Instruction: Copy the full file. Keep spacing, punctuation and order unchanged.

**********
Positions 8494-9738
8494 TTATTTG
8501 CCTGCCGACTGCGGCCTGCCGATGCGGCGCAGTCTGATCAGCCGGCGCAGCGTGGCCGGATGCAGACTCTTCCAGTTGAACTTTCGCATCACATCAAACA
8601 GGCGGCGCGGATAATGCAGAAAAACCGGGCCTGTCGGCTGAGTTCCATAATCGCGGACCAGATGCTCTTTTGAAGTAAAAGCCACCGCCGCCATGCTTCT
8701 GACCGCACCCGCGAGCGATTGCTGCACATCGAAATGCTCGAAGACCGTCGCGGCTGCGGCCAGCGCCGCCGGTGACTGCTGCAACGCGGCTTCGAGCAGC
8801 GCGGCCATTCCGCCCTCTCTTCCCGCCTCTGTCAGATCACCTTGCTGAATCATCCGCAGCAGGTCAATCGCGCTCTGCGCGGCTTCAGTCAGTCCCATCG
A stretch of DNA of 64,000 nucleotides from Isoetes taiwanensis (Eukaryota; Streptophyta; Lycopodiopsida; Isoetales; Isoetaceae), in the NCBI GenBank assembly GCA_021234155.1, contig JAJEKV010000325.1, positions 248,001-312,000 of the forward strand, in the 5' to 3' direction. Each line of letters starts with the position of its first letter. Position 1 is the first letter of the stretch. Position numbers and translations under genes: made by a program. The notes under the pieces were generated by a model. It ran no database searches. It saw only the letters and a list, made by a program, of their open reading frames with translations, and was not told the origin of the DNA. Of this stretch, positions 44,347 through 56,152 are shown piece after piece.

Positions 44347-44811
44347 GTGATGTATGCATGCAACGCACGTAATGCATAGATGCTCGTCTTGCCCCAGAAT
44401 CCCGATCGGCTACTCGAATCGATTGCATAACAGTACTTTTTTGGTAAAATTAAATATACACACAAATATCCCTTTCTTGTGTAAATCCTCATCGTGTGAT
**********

Positions 8494-9738
8494 TTATTTG
8501 CCTGCCGACTGCGGCCTGCCGATGCGGCGCAGTCTGATCAGCCGGCGCAGCGTGGCCGGATGCAGACTCTTCCAGTTGAACTTTCGCATCACATCAAACA
8601 GGCGGCGCGGATAATGCAGAAAAACCGGGCCTGTCGGCTGAGTTCCATAATCGCGGACCAGATGCTCTTTTGAAGTAAAAGCCACCGCCGCCATGCTTCT
8701 GACCGCACCCGCGAGCGATTGCTGCACATCGAAATGCTCGAAGACCGTCGCGGCTGCGGCCAGCGCCGCCGGTGACTGCTGCAACGCGGCTTCGAGCAGC
8801 GCGGCCATTCCGCCCTCTCTTCCCGCCTCTGTCAGATCACCTTGCTGAATCATCCGCAGCAGGTCAATCGCGCTCTGCGCGGCTTCAGTCAGTCCCATCG
A stretch of DNA of 64,000 nucleotides from Isoetes taiwanensis (Eukaryota; Streptophyta; Lycopodiopsida; Isoetales; Isoetaceae), in the NCBI GenBank assembly GCA_021234155.1, contig JAJEKV010000325.1, positions 248,001-312,000 of the forward strand, in the 5' to 3' direction. Each line of letters starts with the position of its first letter. Position 1 is the first letter of the stretch. Position numbers and translations under genes: made by a program. The notes under the pieces were generated by a model. It ran no database searches. It saw only the letters and a list, made by a program, of their open reading frames with translations, and was not told the origin of the DNA. Of this stretch, positions 44,347 through 56,152 are shown piece after piece.

Positions 44347-44811
44347 GTGATGTATGCATGCAACGCACGTAATGCATAGATGCTCGTCTTGCCCCAGAAT
44401 CCCGATCGGCTACTCGAATCGATTGCATAACAGTACTTTTTTGGTAAAATTAAATATACACACAAATATCCCTTTCTTGTGTAAATCCTCATCGTGTGAT